- (fl. 2nd cent)Palestinian scholar. She was the wife of Meir. She is the only woman in talmudic literature whose views on legal matters were recognized by contemporary scholars.
Dictionary of Jewish Biography. Dan Cohn-Sherbok.
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BERURYAH — (second century), a learned woman mentioned once in the Tosefta, and identified in the aggadot of the Talmud Bavli as the daughter of R. Hananiah b. Teradyon and wife of R. Meir . Beruryah is the only woman mentioned by name in tannaitic sources… … Encyclopedia of Judaism
TALMUD, BABYLONIAN — (Heb. תַּלְמוּד בַּבְלִי), a literary work of monumental proportions (5,894 folio pages in the standard printed editions), which draws upon the totality of the spiritual, intellectual, ethical, historical, and legal traditions produced in… … Encyclopedia of Judaism
MEIR — (second century C.E.), tanna, one of the leaders of the post Bar Kokhba generation. Essentially a halakhist, he played a decisive part in the development of the mishnah . His main teacher was akiva , by whom he was apparently ordained (TJ, Sanh.… … Encyclopedia of Judaism
Meir — (fl. 2nd cent.) Palestinian tanna. A pupil of Akiva, he was a member of the Sanhedrin at Usha after the Hadrianic persecutions. He was sometimes known as Rabbi Meir Baal ha Nes. His Mishnah was one of the main sources of the Mishnah of Judah… … Dictionary of Jewish Biography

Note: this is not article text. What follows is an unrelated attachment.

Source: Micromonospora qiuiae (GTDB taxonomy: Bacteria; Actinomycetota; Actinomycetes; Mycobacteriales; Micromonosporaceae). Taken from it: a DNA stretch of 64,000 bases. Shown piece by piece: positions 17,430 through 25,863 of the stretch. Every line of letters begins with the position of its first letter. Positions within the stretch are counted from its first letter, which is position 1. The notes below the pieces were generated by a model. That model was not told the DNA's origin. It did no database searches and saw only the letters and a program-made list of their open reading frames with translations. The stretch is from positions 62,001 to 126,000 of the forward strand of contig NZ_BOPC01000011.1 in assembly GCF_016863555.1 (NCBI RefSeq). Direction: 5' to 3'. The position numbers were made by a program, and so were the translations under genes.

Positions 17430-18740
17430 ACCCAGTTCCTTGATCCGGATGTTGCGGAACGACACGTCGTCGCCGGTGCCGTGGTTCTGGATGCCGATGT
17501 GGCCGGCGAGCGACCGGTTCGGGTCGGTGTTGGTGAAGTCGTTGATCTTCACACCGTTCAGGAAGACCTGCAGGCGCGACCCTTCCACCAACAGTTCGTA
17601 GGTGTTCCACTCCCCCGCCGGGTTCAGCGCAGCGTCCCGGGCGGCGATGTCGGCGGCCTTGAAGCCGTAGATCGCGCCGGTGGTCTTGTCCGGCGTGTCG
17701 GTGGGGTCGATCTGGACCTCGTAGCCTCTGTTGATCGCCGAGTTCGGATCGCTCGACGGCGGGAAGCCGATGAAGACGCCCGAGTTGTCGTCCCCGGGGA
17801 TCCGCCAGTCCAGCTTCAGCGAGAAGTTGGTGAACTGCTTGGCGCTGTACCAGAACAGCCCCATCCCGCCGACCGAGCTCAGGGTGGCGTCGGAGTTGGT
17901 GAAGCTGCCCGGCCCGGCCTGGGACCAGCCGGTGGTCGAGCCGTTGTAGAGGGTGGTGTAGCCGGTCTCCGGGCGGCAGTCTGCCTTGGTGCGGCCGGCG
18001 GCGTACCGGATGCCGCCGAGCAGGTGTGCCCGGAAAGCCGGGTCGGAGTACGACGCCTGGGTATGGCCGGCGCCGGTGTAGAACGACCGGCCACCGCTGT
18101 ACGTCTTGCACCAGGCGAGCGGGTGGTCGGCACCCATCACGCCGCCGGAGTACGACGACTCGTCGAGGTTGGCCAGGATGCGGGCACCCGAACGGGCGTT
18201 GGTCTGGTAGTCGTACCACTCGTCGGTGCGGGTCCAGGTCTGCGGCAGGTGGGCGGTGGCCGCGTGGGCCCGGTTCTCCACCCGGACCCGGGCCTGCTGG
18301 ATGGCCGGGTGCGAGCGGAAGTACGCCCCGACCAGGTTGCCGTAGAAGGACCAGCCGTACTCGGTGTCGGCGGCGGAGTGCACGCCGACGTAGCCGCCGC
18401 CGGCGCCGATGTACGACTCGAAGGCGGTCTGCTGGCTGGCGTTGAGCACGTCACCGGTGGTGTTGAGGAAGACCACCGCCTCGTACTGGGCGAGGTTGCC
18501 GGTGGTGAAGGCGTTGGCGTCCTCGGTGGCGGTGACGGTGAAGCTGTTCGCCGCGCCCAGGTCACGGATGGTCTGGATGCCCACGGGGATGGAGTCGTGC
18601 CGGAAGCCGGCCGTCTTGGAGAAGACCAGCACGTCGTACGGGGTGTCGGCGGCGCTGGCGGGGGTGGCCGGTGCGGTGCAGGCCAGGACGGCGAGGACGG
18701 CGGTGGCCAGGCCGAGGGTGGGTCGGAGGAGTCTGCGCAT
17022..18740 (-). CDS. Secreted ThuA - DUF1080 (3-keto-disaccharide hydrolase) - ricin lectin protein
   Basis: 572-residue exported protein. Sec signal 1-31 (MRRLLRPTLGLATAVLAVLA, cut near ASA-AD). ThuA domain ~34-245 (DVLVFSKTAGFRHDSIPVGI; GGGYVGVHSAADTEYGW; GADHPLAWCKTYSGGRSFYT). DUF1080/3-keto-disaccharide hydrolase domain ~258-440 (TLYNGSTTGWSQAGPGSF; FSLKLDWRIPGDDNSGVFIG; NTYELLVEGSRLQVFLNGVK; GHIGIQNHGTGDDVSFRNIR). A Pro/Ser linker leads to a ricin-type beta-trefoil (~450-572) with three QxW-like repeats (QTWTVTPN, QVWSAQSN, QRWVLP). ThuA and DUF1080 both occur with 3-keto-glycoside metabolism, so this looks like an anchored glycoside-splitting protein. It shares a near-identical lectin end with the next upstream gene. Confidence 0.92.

HANANIAH (Hanina) BEN TERADYON — (second century C.E.), tanna during the jabneh era, and martyr. Two halakhic precedents are brought in his name (Ta an. 2:5; Tosef. Ta anit 1:13), and a small number of explicit dicta in halakhah and aggadah are ascribed to him (Tosef. Mik. 6:3,… … Encyclopedia of Judaism
HATRED — (Heb. שִׂנְאָה), overt or covert ill will. The Torah explicitly prohibits hatred of one s fellow in the verse Thou shall not hate thy brother in thine heart (Lev. 19:17). Hatred is understood by the rabbis as essentially a matter of mental… … Encyclopedia of Judaism
JUDAH HA-LEVI BEI-RABBI HILLEL — JUDAH HA LEVI BEI RABBI HILLEL, medieval paytan, some of whose work was recently discovered in the Cairo Genizah. Judah s piyyutim are based on customs prevailing in Ereẓ Israel, which would indicate that he lived there or in Egypt, where there… … Encyclopedia of Judaism
SCANDINAVIAN LITERATURE — The literary culture of the Scandinavian countries dates back about one millennium, the Danish, Faroese, Icelandic, Norwegian, and Swedish languages having developed on separate paths from the original Germanic root from about the ninth century.… … Encyclopedia of Judaism
SHALOM, SHIN — (pseudonym of Shalom Joseph Shapira; 1904–1990), Hebrew poet and author. Born in Parczew, Poland, Shalom was a descendant of distinguished ḥasidic rabbis. He received a religious and secular education at his grandfather s court, which moved to… … Encyclopedia of Judaism